Colleyville Child Support Attorney
Board Certification Expertise in Grapevine, & Tarrant Counties
In Texas, as in other states, parents are expected to financially support
their children. This applies to parents who are separated, divorced, or
have never been married. The parent who spends the least amount of time
with the child is generally considered to be the noncustodial parent and
this is the parent who commonly pays child support.
If you are a parent who needs legal help with any type of child support
issue in or around the counties of Grapevine, or Tarrant, you can rely
on the Law Offices of Kate Smith, PLLC. I have helped hundreds of parents
obtain, modify, and contest various aspects of this issue through the
courts. As a Family Law Texas Board-Certified attorney I can answer all
of your questions, provide guidance in handling your legal needs, and
can help ensure that your parental rights are protected and advanced through
appropriate legal action. Attorney Kate Smith has 15 years of experience
providing support and representation to parents throughout the area.
Need help with a child support matter? Contact us at
817-381-7733 to discuss your needs with a
Colleyville child support lawyer.
Child Support in Texas
Parents want what is best for their children, but even in cases where parents
have an amicable relationship, disputes can arise over the payment of
child support. Such disputes generally revolve around how much a parent
can pay and the support payment that is requested. However, the amount
paid is determined through application of state guidelines to ensure it
serves the best interests of the children.
Texas provides child support guidelines that calculate what a parent is
required to pay based on several factors, such as:
- A parent’s net income after expenses
- The number of children being supported
- Health care costs
- Educational costs
Child support is required until a child reaches the age of 18 in Texas.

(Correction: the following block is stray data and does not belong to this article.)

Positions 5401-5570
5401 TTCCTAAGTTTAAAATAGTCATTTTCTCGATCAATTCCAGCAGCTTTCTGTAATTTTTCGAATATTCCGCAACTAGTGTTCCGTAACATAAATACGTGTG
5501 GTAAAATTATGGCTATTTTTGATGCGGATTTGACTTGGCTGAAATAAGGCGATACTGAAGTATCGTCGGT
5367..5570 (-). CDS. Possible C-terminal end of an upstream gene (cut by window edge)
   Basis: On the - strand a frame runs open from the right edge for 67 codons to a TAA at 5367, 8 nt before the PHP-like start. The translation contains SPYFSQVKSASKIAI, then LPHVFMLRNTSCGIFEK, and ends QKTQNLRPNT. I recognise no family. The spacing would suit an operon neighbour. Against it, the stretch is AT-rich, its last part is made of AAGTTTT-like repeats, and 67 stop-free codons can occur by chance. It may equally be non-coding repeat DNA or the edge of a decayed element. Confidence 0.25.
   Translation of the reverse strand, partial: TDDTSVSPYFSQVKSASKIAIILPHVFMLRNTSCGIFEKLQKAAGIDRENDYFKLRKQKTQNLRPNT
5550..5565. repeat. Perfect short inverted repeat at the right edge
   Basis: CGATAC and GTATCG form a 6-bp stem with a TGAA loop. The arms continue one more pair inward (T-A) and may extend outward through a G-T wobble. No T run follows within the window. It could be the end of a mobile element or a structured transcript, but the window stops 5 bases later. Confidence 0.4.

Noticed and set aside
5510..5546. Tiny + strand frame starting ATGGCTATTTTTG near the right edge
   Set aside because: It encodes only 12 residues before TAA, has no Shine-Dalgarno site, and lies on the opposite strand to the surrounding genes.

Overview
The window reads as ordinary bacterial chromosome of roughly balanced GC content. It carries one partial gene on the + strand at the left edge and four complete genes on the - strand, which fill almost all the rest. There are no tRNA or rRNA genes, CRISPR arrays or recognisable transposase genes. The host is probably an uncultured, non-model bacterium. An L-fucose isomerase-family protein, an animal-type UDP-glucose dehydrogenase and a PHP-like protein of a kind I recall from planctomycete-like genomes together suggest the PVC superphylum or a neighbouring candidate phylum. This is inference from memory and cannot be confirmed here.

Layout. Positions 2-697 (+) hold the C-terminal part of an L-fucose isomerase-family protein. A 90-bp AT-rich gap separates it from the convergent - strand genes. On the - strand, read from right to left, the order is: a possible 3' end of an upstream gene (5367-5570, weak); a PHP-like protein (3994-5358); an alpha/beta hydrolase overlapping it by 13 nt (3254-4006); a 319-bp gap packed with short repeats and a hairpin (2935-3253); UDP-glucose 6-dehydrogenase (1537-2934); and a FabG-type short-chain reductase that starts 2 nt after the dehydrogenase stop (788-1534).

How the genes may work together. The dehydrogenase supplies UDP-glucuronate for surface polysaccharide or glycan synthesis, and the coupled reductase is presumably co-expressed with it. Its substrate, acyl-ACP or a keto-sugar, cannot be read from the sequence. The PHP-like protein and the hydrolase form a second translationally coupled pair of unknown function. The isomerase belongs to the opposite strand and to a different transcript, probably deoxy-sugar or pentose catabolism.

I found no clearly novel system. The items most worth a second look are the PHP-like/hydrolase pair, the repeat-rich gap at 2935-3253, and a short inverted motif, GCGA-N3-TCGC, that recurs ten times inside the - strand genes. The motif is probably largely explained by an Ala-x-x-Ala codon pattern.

Parents can agree to pay more than the calculated amount set by the state’s
guidelines but they cannot agree to a lesser figure. In any event, the
amount of child support to be paid must be approved by the court. In some
cases, when the amount may be unfair to a parent of child, it can be adjusted
higher or lower by the court based on individual circumstances. Underemployment
or unemployment as a way to avoid child support obligations is not accepted
by the court. The court can still attribute the amount of income the parent
should make under normal circumstances.
Enforcement of Child Support
In cases where a parent refuses to pay child support, enforcement measures
can be taken through the courts. A delinquent parent can be held in contempt
of court, be sent to jail, and be forced to pay thousands of dollars in
fines. In Texas, it is a state jail felony to intentionally refuse to
pay support. It carries penalties of up to two years in jail and a fine
of up to $10,000. Other penalties include driver’s license revocation,
wage garnishment, liens on property, and more. If you are facing the loss
of much-needed support for your child, our firm can provide the legal
assistance you need in rectifying this situation.
In cases where financial circumstances or the needs of a child change,
a parent can seek a modification of the standing child support order through
the courts as well.
Get the Legal Assistance You Need Today
Child support is a vital matter in any child’s life to ensure his
or her health and welfare. At the Law Offices of Kate Smith, PLLC, I am
are here to provide the help you need to resolve your child support matter
effectively and efficiently.
Phone my office at
817-381-7733 to schedule a consultation today.